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IT teams must confront IoT integration challenges to achieve not only IoT integration, but true IoT interoperability.
The IoT device plurality gives organizations the opportunity to apply IoT in a variety of ways and industries, but it also creates the IoT integration problems. IoT's use of proprietary OSes and device settings make IoT products difficult to use with other technology and systems.
True IoT interoperability means all IoT devices and services use the same standardized data elements. If every device and system use the same data elements, these elements can be stored in a single data repository that provides one uniform version of data in all departments. One data standard can ensure technological elements can work together and deliver more accurate results.
However, the real IoT world is far removed from the ideal of interoperability. The IoT industry has no widely adopted data standards that IoT vendors conform to, which makes integration -- not interoperability -- a more realistic goal for IT teams.
IoT devices might use different names and formats for the same data, but the expectation is that IT admins can integrate IoT data through APIs, which translate data names and formats into ones that a receiving application can use and understand. But IT admins can take additional steps to overcome IoT integration challenges.
Create an overall strategy for IoT integration
Early in the emerging IoT market, organizations began piecemeal implementations of IoT, such as installing IoT sensor systems that monitored temperatures and humidity in buildings. With initial technology limitations, organizations didn't necessarily put much thought into how to integrate IoT with other enterprise systems, so the systems quickly became data silos.
As organizations developed more IoT deployments, development teams began to understand the need to integrate IoT and its data with other aspects of their business strategy. The demand for an IoT integration strategy grew.
Today, any IoT integration strategy must at least address:
- whether IoT OSes and data are standard or nonstandard;
- what effect IoT has on corporate network traffic;
- who within the organization can use IoT data;
- how IoT conforms with enterprise security and governance policies; and
- how to easily integrate IoT with other enterprise technologies.
Organizations must ensure any IoT vendor in consideration checks all these boxes on any request for proposal (RFP) issued. As part of the RFP process, organizations should look for true interoperability on an IoT vendor's roadmap and ask IoT vendors if they have plans to work with NIST, the Open Connectivity Foundation or other organizations that advance IoT interoperability standards.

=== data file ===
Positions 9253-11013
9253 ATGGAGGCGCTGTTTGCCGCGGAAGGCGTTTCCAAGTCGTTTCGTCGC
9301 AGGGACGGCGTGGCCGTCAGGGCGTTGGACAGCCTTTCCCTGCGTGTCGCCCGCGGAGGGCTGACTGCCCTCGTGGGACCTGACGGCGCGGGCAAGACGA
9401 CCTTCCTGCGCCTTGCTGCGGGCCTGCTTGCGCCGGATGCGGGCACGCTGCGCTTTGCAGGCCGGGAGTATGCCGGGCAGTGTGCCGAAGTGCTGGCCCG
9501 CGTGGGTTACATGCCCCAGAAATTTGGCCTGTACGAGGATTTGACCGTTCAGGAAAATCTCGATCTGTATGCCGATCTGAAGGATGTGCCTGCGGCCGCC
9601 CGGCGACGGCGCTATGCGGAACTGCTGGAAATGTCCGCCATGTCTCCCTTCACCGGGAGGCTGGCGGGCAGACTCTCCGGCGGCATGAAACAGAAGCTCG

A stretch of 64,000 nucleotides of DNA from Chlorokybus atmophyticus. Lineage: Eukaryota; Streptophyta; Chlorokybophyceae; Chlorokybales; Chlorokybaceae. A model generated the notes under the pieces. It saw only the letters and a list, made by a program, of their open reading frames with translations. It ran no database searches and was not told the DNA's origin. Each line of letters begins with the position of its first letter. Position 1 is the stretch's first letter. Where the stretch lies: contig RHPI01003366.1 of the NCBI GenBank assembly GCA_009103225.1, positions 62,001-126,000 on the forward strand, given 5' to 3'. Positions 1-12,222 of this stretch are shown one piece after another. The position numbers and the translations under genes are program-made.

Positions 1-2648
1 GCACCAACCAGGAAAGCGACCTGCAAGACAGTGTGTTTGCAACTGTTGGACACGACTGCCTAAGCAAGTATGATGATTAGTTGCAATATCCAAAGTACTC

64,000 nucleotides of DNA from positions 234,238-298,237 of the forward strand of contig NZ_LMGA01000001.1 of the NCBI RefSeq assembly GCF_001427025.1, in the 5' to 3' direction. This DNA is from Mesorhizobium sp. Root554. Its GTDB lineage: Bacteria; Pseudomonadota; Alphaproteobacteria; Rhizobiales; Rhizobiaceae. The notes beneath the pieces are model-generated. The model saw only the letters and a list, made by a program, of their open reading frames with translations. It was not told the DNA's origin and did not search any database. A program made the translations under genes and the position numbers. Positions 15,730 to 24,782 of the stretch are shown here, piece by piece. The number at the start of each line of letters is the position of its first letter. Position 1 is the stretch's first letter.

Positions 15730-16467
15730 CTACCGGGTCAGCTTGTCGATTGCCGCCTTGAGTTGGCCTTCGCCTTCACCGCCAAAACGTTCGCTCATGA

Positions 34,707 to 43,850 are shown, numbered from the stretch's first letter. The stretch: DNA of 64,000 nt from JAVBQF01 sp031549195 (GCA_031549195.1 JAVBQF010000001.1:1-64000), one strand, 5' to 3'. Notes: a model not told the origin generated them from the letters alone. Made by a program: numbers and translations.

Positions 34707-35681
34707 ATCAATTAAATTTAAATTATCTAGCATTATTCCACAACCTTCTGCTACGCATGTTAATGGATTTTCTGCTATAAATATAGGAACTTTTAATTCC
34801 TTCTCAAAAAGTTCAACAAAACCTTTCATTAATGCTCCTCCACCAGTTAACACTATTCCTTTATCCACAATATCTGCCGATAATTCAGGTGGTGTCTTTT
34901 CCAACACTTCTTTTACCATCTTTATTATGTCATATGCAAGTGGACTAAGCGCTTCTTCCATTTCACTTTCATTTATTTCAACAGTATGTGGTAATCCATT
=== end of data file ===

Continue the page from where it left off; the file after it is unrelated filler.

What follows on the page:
IT admins should flag and consider upgrades or replacement of any IoT products that can't easily integrate with other systems.
Don't settle for non-integration and demand vendor support
Unless an IoT deployment is so unique and invaluable to an organization that they simply can't do without it, never settle for an IoT product so proprietary or underdeveloped that it can't interface with the APIs of other IoT devices or technology.
If the selected IoT vendor flees after the sale, look for another vendor that will give the support the organization requires to integrate the previous vendor's product.
The best way to assure this support is to discuss present and future integration needs for the vendor's product upfront. Vendor integration support should also be defined and written into the contract before signed.
Ensure on-staff IoT expertise or get external support
IoT must be properly configured for performance and security, and it must be integrated with other systems.
Most organizations address technical IoT needs by training internal staff and augmenting staff with outside expertise, as needed. Often, organizations turn to IoT vendors for expertise, but they should also look to their legacy system vendors that have APIs and integration expertise for IoT.
Regardless of the vendor, an organization's end goal should be to transfer expertise to internal staff so they can become self-sufficient.
Another approach to IoT and system integration is to use the cloud, which includes PaaS providers that specialize in IoT integration. PaaS APIs and experts can assist with integrating IoT with other cloud-based systems and can ease the IoT integration workload. By hosting IoT and system apps in the cloud, organizations also ease the amount of bandwidth needed on in-house networks to support IoT traffic.
Check networks and bandwidth
Organizations should check the capacities and throughputs of the networks they plan to use to transport IoT data before they implement IoT. As part of this exercise, IT admins must evaluate what IoT data they plan to use and integrate and what data they can discard.
IoT indiscriminately generates data of all kinds, and not all of it is relevant. When organizations define in advance what data to use or discard, IT admins prevent networks from being overloaded with excess data traffic.